`String.prototype.trimStart`/`String.prototype.trimEnd` with a given string
ljharb at gmail.com
Mon Jun 24 04:45:59 UTC 2019
`trimStart` and `trimEnd` are better-named versions of the very very
long-existing `trimLeft` and `trimRight`, which lack this ability, along
with ES5's `trim`.
It wouldn't make sense for these three to differ.
It certainly seems like a potential language proposal to add a string
argument to all three; however, at what point is that reimplementing
`string.replace(/^(foo)+/, '')`, `string.replace(/(foo)+$/, '')`, and
`string.replace(/^(foo)+|$(foo)+$/, '')`? How common is the use case to
trim matching substrings off of the ends of a string? (the use cases for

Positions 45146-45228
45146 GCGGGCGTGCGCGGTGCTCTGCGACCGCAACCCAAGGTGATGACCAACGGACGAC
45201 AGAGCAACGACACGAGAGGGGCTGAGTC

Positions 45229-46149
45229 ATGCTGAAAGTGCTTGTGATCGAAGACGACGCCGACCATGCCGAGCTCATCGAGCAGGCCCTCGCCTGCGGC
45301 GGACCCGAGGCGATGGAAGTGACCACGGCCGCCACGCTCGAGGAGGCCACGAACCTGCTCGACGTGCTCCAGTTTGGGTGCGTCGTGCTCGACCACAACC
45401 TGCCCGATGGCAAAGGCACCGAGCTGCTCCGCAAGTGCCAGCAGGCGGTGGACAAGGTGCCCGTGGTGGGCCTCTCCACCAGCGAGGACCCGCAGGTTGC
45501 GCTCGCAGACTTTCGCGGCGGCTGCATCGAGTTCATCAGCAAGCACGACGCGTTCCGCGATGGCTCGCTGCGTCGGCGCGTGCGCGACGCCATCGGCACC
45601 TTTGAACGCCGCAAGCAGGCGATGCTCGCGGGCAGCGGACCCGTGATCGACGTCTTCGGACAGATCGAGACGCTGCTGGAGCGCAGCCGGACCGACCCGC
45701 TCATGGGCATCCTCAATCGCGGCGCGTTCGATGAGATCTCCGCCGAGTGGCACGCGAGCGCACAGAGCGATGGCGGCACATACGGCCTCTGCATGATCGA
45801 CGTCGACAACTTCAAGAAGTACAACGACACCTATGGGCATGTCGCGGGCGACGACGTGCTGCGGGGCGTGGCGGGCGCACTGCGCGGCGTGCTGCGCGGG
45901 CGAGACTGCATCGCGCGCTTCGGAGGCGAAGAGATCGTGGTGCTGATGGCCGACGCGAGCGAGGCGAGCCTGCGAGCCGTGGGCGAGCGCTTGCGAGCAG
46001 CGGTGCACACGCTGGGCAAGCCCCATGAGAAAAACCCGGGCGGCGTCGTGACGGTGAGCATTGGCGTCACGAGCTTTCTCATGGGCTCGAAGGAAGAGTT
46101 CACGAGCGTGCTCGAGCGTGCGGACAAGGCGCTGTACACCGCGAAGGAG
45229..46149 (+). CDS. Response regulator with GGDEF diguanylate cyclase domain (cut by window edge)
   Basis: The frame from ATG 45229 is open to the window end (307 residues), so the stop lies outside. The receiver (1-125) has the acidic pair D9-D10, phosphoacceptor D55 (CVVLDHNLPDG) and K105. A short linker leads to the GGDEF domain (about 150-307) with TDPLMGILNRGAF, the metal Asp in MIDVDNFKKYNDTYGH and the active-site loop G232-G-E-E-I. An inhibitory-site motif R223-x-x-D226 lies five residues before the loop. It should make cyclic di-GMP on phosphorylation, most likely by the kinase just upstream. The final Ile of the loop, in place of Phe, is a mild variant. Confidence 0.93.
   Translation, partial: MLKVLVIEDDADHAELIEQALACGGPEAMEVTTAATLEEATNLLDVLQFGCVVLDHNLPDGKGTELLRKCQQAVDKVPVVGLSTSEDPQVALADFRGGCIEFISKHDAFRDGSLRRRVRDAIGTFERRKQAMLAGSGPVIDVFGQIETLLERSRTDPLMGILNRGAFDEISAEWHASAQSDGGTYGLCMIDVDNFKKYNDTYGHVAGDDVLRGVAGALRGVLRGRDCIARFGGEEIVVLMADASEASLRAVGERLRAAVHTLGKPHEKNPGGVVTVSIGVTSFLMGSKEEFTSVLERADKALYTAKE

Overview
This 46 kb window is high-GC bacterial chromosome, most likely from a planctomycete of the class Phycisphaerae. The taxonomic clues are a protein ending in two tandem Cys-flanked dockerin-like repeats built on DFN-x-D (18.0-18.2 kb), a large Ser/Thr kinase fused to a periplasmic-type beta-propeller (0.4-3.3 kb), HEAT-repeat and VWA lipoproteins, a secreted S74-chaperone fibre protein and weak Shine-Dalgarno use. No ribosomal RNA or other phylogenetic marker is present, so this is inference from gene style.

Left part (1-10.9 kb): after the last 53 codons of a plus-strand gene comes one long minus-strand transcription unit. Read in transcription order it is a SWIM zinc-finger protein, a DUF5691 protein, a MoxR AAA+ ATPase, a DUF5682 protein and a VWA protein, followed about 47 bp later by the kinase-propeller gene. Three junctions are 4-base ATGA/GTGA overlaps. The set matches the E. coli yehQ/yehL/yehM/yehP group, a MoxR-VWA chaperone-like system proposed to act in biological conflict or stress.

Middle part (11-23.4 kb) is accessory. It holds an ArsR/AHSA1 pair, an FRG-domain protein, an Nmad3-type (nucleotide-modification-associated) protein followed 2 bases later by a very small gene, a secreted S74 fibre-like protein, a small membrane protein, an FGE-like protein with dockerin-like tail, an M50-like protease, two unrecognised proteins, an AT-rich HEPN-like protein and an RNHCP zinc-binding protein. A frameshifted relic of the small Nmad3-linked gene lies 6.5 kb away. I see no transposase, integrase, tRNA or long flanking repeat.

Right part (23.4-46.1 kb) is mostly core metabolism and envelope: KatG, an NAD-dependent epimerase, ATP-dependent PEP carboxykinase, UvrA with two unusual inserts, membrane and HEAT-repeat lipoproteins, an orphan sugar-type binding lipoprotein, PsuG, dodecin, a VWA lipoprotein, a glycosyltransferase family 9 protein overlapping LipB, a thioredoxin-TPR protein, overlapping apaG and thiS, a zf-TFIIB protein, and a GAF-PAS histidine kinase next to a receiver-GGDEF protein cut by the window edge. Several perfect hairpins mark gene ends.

padding were quite common)
On Sun, Jun 23, 2019 at 12:14 AM Jacob Pratt <jhprattdev at gmail.com> wrote:
> `String.prototype.padStart` and `String.prototype.padEnd` accept the
> string to pad with as their final parameter. Is there any particular reason
> `String.prototype.trimStart` and `String.prototype.trimEnd` don't do the
> same? It would be nice to have a parallel, such that `'foo'.padEnd(10,
> 'bar').trimEnd('bar') === 'foo'`.
> - https://github.com/tc39/proposal-string-pad-start-end
> - https://github.com/tc39/proposal-string-left-right-trim
> Jacob Pratt
> es-discuss mailing list
> es-discuss at mozilla.org
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